DBT40 Honoree: R. Garrett Rice
Employer: Ross Aronstam & Moritz
Born into a family business of commercial goldfish farming, R. Garrett Rice learned lessons about managing difficult employees and navigating the complicated dynamics of a family business. Although he opted for law school instead of following in the family footsteps, Rice continues to draw upon what he learned on the farm in his career as an attorney.
Rice began his legal career clerking for former Delaware Supreme Court Chief Justice Leo E. Strine Jr. Now, he works as a corporate litigator with Ross Aronstam & Moritz, where he primarily practices in the Delaware Court of Chancery.
In addition to his billable work, Rice has also represented numerous clients pro bono, including juveniles in Delaware criminal expungement proceedings and a mother in a parental guardianship case. Currently, Rice is involved with a First Amendment matter concerning the public’s right of access to court filings.
In 2018, Rice published an article in the Business Lawyer Journal about a proposed amendment to Delaware’s corporation law concerning statutory appraisal remedy. Then in 2019, he published an article in the University of Alabama’s Journal of the Legal Profession about legal ethics and his perspective as a Christian corporate lawyer. He is currently working with a co-author on a third journal article.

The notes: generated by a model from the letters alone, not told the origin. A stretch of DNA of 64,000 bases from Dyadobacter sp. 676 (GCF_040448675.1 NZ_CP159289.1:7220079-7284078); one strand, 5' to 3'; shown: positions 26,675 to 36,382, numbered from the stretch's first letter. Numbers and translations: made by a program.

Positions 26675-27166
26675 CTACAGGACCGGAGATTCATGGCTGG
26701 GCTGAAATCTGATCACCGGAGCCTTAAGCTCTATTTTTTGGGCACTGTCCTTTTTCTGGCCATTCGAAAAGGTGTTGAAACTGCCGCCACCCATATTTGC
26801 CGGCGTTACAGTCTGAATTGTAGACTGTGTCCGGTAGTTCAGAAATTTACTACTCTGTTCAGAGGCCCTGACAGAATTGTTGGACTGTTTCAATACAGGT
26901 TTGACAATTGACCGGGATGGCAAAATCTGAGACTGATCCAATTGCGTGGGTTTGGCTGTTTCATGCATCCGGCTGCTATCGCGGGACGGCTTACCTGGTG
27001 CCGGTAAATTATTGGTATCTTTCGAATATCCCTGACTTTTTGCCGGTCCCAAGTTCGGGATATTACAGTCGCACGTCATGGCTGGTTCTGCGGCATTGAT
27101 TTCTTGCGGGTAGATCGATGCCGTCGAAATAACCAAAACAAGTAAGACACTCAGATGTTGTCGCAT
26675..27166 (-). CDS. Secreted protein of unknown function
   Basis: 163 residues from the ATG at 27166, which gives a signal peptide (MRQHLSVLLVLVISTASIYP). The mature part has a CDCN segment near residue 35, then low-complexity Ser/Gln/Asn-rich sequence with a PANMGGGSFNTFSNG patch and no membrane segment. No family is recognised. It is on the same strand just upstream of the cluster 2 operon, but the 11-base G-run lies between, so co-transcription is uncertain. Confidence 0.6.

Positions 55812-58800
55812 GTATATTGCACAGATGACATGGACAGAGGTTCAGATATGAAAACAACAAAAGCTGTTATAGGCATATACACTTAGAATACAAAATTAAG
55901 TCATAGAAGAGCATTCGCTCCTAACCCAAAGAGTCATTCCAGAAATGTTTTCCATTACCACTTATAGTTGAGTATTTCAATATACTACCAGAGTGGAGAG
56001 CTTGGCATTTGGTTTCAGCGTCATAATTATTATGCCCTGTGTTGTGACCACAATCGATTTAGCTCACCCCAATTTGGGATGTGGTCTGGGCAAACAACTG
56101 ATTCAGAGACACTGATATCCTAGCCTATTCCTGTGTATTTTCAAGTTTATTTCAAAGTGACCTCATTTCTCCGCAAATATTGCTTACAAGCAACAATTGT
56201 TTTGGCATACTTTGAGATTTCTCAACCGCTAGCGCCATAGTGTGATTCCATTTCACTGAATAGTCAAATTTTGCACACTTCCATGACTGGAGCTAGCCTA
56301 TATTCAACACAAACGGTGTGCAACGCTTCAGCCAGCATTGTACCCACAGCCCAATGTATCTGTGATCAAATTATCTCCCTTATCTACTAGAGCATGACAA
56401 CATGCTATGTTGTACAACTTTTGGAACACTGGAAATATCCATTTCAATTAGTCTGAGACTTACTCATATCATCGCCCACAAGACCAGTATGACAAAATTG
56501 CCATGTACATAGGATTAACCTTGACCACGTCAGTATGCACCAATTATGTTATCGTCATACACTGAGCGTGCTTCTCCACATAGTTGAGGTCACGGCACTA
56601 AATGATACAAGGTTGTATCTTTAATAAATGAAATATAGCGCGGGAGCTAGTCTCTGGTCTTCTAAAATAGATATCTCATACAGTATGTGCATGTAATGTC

After moving to Delaware five years ago, Rice got involved with Big Brothers, Big Sisters of Delaware, and he volunteered as a big brother to a Wilmington pre-teen.
Rice serves on the finance committee for his church, St. Paul’s Methodist in Wilmington. He is also active in the annual stewardship campaign and volunteers in the church nursery.
When he isn’t in the courtroom, Rice enjoys hiking, running, fishing and spending time outdoors with his wife, Lauren, and their dogs, Blake and Gunner. Rice and Gunner have even competed together in a few K-9 5K races.
Rice is also an avid student of presidential and military history, particularly from America’s founding through the Civil War, and he is currently reading his way through biographies of every U.S. president.